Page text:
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Physiological psychology focuses on the relationship between our biological makeup and
our behaviour and experiences.
This area of psychology can be very convincing. For example we do know that the
structure of our nervous system (including our brains) and the action of chemicals can
have an effect on our behaviour.
Some physiological psychologists take a reductionist argument to answer the above
question. That is, they argue that behaviour and experiences can be explained in terms
of brain structure and chemicals. This reductionist argument has led to such
psychologists making great discoveries, for example, in the affect of drugs on mood
However, other psychologists (including many physiological psychologists) take the
view that we cannot explain complex human behaviour and experience just in terms of
brain structure and chemicals. There are other psychological variables which need to
be considered, for example, how we act alone, compared to how we behave in groups.
That the structure of the brain changes in response to environmental demand.
That the mental map of the city of London is stored in the posteria hippocampi
in taxi drivers.
That normal activity can induce changes in the structure of the brain and that
this has many implications for rehabilitation after brain injury.
The sample is not representative as it only contains 16 males in each group. Further
research would need to include females and left-handed individuals.
This study does not have any serious ethical issues. However, the non-taxi
drivers probably were unaware that their brain scans were being used, although
they had probably signed a general medical disclaimer at the time of scan. But,
using a brain scan as a comparison is not really an issue.
This was a highly controlled experiment, therefore it is replicable. The results are
reliable as the expert analysing the scans did not know which were the taxi driver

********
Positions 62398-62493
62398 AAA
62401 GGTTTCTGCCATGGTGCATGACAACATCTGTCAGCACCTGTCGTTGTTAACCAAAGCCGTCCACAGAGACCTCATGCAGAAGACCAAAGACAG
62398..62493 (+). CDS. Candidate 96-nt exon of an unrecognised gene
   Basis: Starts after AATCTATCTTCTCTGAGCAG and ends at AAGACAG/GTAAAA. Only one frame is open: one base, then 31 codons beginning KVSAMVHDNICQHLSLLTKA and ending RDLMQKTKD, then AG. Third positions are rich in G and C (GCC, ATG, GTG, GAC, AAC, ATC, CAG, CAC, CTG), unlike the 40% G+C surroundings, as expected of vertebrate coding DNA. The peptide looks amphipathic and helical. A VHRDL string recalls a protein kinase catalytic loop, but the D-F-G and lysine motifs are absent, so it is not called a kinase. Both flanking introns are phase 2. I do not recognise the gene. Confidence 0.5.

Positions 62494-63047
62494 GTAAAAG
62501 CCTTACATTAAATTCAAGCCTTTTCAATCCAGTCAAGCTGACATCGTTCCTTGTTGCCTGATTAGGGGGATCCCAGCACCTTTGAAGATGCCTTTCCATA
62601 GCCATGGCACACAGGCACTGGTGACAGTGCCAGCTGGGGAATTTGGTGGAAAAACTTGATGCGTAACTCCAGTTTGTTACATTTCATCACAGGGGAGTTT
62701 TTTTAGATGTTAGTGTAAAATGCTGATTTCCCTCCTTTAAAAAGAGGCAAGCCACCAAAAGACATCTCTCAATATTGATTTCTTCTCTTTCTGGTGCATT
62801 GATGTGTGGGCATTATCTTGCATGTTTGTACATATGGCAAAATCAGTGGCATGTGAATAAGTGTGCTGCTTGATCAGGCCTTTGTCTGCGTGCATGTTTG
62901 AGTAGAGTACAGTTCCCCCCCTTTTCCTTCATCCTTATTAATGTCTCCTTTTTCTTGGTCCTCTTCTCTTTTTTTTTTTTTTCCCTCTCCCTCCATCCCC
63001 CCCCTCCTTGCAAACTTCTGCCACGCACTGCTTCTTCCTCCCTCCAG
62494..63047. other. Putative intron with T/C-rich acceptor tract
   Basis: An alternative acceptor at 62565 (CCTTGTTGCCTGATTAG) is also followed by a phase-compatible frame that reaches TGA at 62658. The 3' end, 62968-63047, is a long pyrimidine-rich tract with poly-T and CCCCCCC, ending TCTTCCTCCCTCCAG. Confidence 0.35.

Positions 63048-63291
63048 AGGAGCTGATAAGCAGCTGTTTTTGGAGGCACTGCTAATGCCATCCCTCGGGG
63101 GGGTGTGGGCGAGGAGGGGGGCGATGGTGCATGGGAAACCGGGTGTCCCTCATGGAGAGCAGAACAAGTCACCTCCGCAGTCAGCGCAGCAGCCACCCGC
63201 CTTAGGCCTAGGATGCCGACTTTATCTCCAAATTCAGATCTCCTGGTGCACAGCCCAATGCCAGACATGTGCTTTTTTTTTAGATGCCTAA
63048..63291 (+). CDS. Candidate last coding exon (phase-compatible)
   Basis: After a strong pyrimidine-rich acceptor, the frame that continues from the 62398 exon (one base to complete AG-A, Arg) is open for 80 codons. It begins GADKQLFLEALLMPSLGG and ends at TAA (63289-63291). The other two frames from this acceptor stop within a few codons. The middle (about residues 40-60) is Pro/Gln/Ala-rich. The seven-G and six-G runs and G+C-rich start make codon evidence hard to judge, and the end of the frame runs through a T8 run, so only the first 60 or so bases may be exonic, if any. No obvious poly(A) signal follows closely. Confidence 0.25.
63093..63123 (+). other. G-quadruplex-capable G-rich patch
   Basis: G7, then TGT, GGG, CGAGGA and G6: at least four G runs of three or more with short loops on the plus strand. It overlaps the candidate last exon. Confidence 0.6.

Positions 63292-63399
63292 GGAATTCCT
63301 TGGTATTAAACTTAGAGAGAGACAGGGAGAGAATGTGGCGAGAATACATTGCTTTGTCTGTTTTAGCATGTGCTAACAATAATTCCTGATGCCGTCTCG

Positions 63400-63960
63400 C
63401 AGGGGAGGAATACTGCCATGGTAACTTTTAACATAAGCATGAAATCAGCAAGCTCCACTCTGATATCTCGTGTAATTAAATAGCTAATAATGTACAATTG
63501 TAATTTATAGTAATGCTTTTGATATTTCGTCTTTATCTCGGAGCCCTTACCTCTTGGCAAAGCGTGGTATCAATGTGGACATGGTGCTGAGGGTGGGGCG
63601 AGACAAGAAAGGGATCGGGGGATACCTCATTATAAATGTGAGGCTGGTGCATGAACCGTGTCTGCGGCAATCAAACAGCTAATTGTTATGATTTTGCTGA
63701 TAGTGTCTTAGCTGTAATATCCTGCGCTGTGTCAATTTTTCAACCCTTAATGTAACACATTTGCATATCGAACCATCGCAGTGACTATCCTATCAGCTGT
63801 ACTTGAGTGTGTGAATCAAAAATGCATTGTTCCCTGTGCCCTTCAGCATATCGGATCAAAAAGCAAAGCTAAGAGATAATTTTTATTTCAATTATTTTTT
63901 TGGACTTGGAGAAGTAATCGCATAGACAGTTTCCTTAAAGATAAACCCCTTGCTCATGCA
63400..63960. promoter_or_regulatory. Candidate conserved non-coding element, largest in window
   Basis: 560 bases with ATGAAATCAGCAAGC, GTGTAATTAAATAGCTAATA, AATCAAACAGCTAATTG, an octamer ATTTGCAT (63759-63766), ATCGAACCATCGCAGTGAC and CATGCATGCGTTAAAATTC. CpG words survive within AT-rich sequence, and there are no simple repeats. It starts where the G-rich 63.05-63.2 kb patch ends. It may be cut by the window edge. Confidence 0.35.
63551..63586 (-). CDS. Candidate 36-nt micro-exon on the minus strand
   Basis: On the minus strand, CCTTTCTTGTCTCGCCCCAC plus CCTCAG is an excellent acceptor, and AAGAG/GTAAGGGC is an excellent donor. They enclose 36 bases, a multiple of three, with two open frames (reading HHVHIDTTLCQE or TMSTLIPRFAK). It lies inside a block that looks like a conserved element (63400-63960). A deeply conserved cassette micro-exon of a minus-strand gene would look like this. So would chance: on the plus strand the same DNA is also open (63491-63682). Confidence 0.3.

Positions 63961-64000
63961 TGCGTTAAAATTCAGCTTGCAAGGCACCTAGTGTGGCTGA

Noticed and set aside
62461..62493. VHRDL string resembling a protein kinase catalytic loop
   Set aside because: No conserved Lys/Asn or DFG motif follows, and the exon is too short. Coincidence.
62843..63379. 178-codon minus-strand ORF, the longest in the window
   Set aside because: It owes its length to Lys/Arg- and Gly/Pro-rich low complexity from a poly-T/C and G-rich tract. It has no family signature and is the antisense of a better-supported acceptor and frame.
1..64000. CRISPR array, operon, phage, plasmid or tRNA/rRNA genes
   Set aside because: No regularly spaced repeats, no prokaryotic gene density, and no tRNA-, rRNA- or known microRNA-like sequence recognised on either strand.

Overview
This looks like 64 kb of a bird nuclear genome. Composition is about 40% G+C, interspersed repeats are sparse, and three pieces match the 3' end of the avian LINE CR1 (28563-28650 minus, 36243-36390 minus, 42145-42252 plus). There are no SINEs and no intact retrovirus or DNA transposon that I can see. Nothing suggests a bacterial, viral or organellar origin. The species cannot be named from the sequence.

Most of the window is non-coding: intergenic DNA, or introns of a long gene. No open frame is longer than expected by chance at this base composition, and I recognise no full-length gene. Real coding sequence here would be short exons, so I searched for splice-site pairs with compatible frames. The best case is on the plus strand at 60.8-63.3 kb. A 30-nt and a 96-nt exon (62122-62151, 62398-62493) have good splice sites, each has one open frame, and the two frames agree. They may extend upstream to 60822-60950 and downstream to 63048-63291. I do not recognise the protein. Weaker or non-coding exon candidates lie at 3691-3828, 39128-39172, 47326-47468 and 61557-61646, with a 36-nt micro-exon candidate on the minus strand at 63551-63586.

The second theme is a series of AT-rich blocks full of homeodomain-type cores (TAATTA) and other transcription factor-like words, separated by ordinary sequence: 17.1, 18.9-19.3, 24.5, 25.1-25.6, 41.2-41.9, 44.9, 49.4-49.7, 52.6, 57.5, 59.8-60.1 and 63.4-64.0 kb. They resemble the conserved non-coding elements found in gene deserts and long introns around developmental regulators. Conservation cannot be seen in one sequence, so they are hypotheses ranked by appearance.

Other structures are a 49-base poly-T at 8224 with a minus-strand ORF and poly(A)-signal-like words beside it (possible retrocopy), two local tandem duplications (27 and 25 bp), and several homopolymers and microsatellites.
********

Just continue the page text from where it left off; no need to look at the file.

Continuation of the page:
scans. However, it would be better to conduct a longitudinal study, so that
changes to brain structure over time could be traced.
This study does lack validity as it only considers one factor, the volume of the
hippocampi, in relation to navigational skills. In reality it is likely that this complex
memory skill is governed by many separate areas of the brain.
This study suggests that training can affect brain structures; this has clear
implications for the treatment and therapy of brain damaged patients.
Alternatively, it could be argued that these taxi-drivers always had differences in
their hippocampi, and that it was this that led them to become taxi drivers. In
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Dement W & Kleitman
The authors conclude that this research provides support for the idea that dreams can
be studied in an objective way. This then open up other areas of research e.g.
investigating the effects of environmental stimuli, stress and drugs on dreaming.
An obvious weakness of the study is its lack of ecological validity. The situation in
which the participants had to sleep was unusual and could have affected their sleep
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Sperry argued that his studies give considerable support to his argument of
lateralisation of function. That is, that different areas of the brain specialise on
different tasks, such as the left hand side is responsible for language.
He also went on to argue that each hemisphere has its own perceptions and memories
and experiences.…read more
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There is also some evidence of gender differences whereby women show less
lateralisation than men. So, the left-right specialism could be more prevalent in men
than women.…read more